Now I’ve got stereophonic barfing going on, and I grit my teeth. The crew dude looks at me, looks at them, rolls his eyes, reaches into his kit, rips open a giant bag of cheetohs, and chows down, all the while eyeballing the gastrointestinal acrobatics being performed. He shrugs, and sits. The cabin filled with a wonderful mix of aromas, and other stomachs started giving it up, and all the while, he sat there, contentedly munching cheetohs. Those flyboys.
That aviation coverage was a labor, indeed. But worth it. A point of pride for the studio is that after it was published, it was acquired by the Library of Congress, who felt that in addition to being the first digital coverage for the yellow magazine, it was also an important piece of a visual continuum they maintain from the Wright Brothers forward. Sorta means that 100 years from now, when my hard drives are toast, and most of my pictures are properly and blessedly forgotten, these will linger, and maybe a researcher will find them useful, or even a great great grandchild might take a look, prompted by fuzzy tales of a lunatic in their blood line.
It’ll be fun to take a look again at some planes. Might even light a few up. Photoshop world, here we go again! More tk….
Once again, honored to have Donald in front of my lens. He joined us for Flashbus Albuquerque. He is, quite simply, a walking storybook of a man, someone who has lived life, quite wonderfully and deeply. Funny, when we talk, conversation always drifts towards our honeys:-)
This is two hard lights, with the main being an SB 900 into a Flashpoint beauty dish, fitted with a tight grid. The other light is a raw light, zoomed to 200, fired through a set of handrails on the stage steps, which we cut and crossed with gaffer tape. Handy, found light shaping tool, albeit not particularly portable. Shot at 1/2000th at f2 with a 200mm f2 lens. Focus drop on the near eye. Hi speed sync, TTL.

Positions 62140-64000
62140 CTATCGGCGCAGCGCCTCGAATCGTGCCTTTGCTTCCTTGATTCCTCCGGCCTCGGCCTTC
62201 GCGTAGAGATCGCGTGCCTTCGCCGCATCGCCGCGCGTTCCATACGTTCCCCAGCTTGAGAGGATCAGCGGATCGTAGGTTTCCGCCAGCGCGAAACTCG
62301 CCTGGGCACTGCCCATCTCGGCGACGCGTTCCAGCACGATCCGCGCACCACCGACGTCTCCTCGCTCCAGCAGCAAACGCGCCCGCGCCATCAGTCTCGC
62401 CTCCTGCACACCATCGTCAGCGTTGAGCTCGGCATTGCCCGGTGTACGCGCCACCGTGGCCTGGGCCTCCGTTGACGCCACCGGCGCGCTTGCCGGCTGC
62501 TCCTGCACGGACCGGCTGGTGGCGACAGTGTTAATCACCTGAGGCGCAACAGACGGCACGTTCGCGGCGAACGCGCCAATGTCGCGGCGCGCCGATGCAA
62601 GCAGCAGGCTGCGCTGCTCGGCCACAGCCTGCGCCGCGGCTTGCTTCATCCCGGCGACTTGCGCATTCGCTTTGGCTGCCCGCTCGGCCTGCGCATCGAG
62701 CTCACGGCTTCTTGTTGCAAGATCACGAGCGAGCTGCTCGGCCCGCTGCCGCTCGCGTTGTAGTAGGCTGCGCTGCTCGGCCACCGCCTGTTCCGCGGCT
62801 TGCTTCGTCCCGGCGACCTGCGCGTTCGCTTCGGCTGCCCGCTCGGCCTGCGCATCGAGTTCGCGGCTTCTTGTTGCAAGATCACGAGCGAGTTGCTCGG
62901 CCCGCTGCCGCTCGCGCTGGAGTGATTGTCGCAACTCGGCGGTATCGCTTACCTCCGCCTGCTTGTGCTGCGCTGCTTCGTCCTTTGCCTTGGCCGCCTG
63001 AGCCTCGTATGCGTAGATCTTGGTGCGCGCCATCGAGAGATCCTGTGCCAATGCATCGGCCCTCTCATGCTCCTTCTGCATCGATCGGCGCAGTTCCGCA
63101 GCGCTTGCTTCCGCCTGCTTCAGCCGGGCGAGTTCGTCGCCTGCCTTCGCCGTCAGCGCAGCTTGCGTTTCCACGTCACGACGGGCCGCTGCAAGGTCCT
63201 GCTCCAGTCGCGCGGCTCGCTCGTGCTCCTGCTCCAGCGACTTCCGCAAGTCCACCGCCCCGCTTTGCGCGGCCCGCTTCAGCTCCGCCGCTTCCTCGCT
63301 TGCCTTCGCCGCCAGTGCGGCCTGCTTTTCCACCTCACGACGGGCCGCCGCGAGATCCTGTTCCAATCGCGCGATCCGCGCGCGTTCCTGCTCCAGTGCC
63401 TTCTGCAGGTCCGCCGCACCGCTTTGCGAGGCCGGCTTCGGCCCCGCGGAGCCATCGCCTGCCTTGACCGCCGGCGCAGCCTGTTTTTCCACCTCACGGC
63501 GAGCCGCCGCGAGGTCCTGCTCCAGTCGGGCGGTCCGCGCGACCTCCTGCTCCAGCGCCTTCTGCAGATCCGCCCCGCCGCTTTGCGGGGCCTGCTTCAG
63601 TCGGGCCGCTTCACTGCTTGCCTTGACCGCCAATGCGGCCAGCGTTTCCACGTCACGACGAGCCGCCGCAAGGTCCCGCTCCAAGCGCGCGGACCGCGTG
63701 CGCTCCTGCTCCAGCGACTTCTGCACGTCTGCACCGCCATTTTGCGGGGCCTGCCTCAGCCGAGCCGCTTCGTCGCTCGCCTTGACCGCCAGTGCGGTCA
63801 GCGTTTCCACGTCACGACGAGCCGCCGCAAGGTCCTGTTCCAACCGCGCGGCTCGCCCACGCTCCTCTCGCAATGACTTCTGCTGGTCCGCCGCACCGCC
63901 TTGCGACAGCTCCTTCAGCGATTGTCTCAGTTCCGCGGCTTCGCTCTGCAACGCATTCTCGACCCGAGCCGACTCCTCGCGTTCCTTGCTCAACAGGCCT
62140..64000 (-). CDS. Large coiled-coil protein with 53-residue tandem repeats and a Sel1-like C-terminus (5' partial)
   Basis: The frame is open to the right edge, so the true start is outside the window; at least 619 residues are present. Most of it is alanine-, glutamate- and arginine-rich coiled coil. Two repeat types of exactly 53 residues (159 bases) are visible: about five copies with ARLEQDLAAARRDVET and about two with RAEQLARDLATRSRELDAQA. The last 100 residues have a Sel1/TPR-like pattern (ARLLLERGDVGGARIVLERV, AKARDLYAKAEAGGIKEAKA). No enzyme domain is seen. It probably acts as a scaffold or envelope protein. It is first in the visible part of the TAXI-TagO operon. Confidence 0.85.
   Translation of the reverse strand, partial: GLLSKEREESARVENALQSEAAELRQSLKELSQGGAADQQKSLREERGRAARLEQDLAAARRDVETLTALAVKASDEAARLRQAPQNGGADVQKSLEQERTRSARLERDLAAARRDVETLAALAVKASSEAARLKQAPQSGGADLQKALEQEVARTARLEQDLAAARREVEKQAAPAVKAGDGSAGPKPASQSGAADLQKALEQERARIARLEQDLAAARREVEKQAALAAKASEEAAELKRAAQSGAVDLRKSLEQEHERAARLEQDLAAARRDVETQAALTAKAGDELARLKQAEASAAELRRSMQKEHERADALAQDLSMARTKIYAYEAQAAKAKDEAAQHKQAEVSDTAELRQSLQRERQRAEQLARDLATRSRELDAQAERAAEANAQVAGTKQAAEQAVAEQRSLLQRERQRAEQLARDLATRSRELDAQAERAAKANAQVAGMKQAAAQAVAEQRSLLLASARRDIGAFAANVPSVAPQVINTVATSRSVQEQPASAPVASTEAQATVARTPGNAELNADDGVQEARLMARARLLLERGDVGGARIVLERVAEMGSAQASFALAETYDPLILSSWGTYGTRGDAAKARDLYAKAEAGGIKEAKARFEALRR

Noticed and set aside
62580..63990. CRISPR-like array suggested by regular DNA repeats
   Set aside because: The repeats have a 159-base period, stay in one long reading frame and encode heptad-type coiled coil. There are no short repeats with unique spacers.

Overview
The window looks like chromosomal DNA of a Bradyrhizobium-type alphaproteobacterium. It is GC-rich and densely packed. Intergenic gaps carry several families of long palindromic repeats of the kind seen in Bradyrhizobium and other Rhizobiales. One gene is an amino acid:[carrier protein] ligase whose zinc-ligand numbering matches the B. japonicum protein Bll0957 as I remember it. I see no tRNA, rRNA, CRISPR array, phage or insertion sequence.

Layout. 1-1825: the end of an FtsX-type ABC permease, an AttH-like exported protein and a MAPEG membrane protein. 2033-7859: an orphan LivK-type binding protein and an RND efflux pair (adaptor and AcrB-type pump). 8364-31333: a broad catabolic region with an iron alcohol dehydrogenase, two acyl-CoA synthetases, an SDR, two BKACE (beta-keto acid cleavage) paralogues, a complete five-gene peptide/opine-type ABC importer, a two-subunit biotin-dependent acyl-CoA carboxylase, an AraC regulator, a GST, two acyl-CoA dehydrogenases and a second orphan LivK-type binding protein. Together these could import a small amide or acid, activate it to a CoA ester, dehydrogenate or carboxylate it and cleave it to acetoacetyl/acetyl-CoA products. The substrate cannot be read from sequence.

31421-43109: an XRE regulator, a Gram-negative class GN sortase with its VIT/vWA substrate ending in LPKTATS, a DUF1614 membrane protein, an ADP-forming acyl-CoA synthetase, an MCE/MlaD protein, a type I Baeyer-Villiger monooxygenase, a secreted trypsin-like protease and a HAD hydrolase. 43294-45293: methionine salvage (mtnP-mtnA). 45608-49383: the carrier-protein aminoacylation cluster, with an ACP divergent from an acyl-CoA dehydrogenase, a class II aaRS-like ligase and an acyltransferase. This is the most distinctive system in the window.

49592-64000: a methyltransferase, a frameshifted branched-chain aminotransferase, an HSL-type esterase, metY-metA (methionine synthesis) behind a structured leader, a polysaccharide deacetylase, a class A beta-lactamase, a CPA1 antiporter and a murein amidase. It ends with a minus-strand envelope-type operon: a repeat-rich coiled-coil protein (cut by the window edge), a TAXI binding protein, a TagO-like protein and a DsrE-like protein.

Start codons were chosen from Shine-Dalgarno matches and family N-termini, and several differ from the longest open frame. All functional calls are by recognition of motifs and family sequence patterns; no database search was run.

Wanted to do a lot more with Donald, always do. But happy enough to have once again had a few minutes of his time as my subject. Rolling now out of New Mexico, heading for Dallas. Longest commute of the whole trip. Phil, our magnificent driver, is pushing it down the highway. Texas here we come….more tk…
About 60 flashes, that is….
Yesterday, in San Diego. Great crowd, lotsa fun. All flashes run off TTL commander. Wireless command, 3 groups, all manual! None TTL! (Please don’t tell Hobby…..)
Rolling down the west coast. Just finished the first three stops, all sold out. In SF, we triggered about 30 flashes, TTL, right from the commander on the camera. This is lighting, to be sure, but it’s also fun. Flashbus has been a hoot.
What’s even more fun has been watching David Hobby teach. He elucidates the lighting approach to a scene with such clarity and precision, it is truly amazing. I have learned a lot from him, just in these first stops, and there are still a bunch to go. He does the morning session with calm, cool direction and planning, and in the afternoon, I throw all the flashes in the air and see where they land. Someone the other day tweeted a description of my teaching style–faith in chaos. Pretty close, that.
Folks who attend are having a blast as well….from Twitter….
Big thank you 2 @theflashbus crew for the great day. @strobist + @joemcnallyphoto were brilliant! wish you all the best for the next stops!
From fakechuckwestfall:-) Ask McNally to shoot with some 580 EX II’s, and take pictures of that. We need it for Canon marketing
@strobist @JoeMcNallyPhoto thank you for an awesome show today! #flashbustour
@JoeMcNallyPhoto Thank you guys for coming out! It was a hell of a good time! Great info and great experience!
And Ron Martinsen up in the Northwest posted a review….
Anyway, San Jose today, LA tomorrow, and then we head for San Diego…..more tk….